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By Steve Kluger
There’s not an avid page turner who doesn’t have favorite characters from American literature.
For me it was always Huck Finn, Jay Gatsby, Holden Cauldfield, Atticus Finch and Ignatius J. Reilly. . . hell Br’er Rabbit for that matter.
But now, having read Steve Kluger’s Last Days of Summer (1998 William Morrow), I’m of the humble opinion that one Joey Margolis of Brooklyn, New York, may just top them all.
Never have I read a character that can hold a candle to Margolis. Or hold a gun to the little beggar (for that matter), which most of the people who come into contact with him—at one time or another—at least threaten to do. Read More »
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By Bill Bryson
Writing nostalgia can be tricky. Experiencing sentimental longings or wistful affections for the past is one thing. Presenting these emotions in a way that enables a reader to readily identify with the writer’s past, well that’s another.
So, should any creative writing teachers out there find themselves looking for a textbook, one that might help students better understand this delicate, challenging genre, here’s a thought.
Try The Life and Times of the THUNDERBOLT KID, by Bill Bryson.
In this hilarious, keenly insightful memoir one will find all the ingredients that make for a great reminiscence–identifiable characters (parents, teachers, adults in general), annoying traits (the human condition so fill in the blank here), historic markers (products, entertainment, America’s Civil Defense), the setting of time and place (home town when the good old USA was the good old USA). Read More »
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Travels In Small-Town America
By Bill Bryson
If one should visit this old Harper & Row publication the recommendation here is simply this:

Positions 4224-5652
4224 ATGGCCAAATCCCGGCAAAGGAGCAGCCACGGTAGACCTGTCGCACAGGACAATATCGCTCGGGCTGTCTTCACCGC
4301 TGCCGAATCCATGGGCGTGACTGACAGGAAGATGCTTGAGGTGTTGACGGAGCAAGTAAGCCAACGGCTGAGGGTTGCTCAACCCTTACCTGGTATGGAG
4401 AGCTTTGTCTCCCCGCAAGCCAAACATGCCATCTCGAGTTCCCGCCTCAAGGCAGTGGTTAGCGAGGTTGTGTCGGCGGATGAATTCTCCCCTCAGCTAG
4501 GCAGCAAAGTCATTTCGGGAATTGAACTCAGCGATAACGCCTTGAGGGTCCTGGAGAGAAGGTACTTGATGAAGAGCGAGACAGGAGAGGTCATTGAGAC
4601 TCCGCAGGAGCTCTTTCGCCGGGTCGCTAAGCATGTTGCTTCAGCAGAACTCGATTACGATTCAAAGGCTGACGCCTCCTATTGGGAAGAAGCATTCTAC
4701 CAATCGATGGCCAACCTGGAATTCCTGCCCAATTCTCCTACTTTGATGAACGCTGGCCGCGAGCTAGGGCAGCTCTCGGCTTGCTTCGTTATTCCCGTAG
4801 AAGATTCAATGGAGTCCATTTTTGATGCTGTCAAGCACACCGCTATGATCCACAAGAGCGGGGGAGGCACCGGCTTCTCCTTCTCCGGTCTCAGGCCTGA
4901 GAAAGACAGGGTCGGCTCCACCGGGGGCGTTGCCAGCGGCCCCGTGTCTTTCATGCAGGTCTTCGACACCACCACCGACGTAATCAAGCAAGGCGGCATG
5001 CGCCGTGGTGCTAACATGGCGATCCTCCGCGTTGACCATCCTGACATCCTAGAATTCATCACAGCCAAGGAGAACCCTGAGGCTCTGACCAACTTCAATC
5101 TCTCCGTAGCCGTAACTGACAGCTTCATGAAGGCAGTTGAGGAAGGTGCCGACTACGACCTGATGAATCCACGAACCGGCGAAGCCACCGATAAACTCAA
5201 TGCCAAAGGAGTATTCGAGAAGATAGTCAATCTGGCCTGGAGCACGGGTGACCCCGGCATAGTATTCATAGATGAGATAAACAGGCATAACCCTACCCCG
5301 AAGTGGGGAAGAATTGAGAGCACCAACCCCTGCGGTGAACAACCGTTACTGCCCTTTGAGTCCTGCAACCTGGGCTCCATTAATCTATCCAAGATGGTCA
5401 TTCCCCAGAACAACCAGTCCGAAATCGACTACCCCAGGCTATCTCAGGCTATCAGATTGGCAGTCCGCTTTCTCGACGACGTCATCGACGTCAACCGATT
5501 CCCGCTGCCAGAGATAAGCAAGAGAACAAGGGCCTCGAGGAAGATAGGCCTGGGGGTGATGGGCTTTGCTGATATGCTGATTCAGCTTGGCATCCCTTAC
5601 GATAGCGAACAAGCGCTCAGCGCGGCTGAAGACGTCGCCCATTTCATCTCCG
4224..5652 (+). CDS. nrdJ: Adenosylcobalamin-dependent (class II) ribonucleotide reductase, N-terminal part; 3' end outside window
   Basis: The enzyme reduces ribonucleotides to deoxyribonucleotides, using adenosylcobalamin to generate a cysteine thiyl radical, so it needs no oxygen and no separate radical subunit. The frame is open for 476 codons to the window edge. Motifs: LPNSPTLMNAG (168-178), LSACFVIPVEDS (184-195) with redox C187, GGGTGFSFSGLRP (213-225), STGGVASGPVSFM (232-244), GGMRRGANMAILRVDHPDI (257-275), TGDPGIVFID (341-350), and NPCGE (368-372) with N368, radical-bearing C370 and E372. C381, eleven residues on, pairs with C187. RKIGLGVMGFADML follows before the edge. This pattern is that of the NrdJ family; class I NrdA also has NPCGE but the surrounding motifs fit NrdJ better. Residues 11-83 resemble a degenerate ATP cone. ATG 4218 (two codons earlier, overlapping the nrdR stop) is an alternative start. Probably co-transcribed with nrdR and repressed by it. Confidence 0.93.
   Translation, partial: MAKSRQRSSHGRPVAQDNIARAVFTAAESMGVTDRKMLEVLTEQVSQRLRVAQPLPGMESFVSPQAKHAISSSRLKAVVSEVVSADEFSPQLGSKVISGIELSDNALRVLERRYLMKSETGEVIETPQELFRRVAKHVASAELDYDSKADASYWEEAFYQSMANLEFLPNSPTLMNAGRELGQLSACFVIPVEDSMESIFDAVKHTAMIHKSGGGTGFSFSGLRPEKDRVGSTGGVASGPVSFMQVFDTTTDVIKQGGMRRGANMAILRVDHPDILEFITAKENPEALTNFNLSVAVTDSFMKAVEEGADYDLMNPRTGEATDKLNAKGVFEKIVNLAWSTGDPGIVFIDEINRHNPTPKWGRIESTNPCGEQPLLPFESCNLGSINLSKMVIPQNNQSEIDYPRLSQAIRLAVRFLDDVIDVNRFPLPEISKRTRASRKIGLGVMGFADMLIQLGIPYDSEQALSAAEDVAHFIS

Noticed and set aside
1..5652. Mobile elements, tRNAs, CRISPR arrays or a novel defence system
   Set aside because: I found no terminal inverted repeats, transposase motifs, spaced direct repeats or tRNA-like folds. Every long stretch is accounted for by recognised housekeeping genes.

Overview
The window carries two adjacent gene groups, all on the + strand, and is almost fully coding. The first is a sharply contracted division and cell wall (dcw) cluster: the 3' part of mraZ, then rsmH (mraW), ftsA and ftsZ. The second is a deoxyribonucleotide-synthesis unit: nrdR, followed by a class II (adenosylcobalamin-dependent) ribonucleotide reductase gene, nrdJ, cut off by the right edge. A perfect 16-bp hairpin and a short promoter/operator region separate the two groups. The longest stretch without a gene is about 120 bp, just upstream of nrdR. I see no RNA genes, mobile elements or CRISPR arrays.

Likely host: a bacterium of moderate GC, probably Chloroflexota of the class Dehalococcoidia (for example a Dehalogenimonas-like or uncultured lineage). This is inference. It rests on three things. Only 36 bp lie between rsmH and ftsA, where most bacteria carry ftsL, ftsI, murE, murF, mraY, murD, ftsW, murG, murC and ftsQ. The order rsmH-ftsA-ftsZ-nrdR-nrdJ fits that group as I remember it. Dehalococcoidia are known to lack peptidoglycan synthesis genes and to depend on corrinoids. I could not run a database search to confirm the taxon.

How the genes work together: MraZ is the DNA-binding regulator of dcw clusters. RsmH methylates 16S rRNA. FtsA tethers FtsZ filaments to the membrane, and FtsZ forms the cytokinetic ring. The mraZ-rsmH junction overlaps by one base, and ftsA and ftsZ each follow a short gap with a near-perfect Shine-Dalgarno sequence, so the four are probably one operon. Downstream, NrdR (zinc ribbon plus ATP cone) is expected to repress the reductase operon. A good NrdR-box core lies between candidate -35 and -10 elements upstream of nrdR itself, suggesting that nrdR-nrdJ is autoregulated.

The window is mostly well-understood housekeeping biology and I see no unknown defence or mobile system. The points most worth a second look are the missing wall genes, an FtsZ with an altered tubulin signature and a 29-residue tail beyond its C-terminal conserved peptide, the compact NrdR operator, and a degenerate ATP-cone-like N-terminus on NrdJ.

Have a hanky handy!
As Bryson trips across the USA feeling the country’s pulse, there are times when our author gets a bit snotty!
But hey Little Lulu, hold on to the Kleenex! The majority of your tissues will be wiping Bryson induced tears—tears of snuffling, sobbing, raucous laughter.
At first blow what we have here is a latter- day version of Steinbeck’s Travels with Charlie (1960). Like Steinbeck, Bryson (1989) puts in the old dip stick on his trip and checks our levels—people, food, politics, economics, geography, local radio and TV, technology, environment, change!
But sorry no Steinbeckian poodle pup or pickup with cozy camper here. Read More »
Bob’s Book Reviews
A nonprofit website designed to bring readers to reviews/recommendations highlighting older books that Bob believes deserve a good dusting off. Positive book reviews by Bob would range from Bill Bryson’s The Lost Continent “Travels In Small-Town America” (1989); “Eyewitness to Power” Essence of Leadership Nixon to Clinton, by David Gergen (2000); Last Days of Summer, the novel by Steve Kluger; A Confederacy of Dunces, the novel by John Kennedy Toole (1980); Wait Till Next Year—A Memoir, Doris Kearns Goodwin; to Cavett, a 1974 autobiography of Dick Cavett.
Looking for recommendations from notable readers — everyone from bestselling authors Bill Bryson and Nelson DeMille to eight-time Emmy-award winning writer and producer Jonathan Hock? Just click on Notables’ Notes at the top of the page.
The WRAL.COM icon on the home page links readers to WRAL Channel 5’s excellent website, a site millions visit weekly. Page Turners from the Past will be excerpted monthly on the WRAL.COM Entertainment page.
As to the V Foundation for Cancer Research icon, Jim Valvano, the famous NC State basketball coach, was an English major and a voracious reader. Here, with a single click readers of Page Turners from the Past can go to the V Foundation, an entity that has—to date—raised more than $150 million to fight this dreaded disease. Contributions to this most worthy charity are greatly encouraged.
One never knows what books Bob might find fascinating. Again, although he is a fan of many of the blockbusters from the past, his review list, this being a niche gathering, will feature winners that his followers/readers may have missed. Read More »